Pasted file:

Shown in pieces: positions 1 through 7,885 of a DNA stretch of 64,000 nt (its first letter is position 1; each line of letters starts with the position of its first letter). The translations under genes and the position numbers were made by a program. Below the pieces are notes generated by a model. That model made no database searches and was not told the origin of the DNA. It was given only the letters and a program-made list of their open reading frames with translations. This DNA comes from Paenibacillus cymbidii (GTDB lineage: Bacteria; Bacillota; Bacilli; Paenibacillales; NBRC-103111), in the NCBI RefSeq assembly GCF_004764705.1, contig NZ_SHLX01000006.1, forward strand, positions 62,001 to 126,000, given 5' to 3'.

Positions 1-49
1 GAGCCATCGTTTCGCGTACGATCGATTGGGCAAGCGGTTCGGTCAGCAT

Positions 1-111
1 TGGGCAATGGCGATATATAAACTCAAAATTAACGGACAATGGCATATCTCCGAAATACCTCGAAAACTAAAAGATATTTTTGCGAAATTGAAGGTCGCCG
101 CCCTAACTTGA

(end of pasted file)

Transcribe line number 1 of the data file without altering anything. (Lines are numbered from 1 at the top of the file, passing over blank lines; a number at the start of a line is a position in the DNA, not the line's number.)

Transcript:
Shown in pieces: positions 1 through 7,885 of a DNA stretch of 64,000 nt (its first letter is position 1; each line of letters starts with the position of its first letter). The translations under genes and the position numbers were made by a program. Below the pieces are notes generated by a model. That model made no database searches and was not told the origin of the DNA. It was given only the letters and a program-made list of their open reading frames with translations. This DNA comes from Paenibacillus cymbidii (GTDB lineage: Bacteria; Bacillota; Bacilli; Paenibacillales; NBRC-103111), in the NCBI RefSeq assembly GCF_004764705.1, contig NZ_SHLX01000006.1, forward strand, positions 62,001 to 126,000, given 5' to 3'.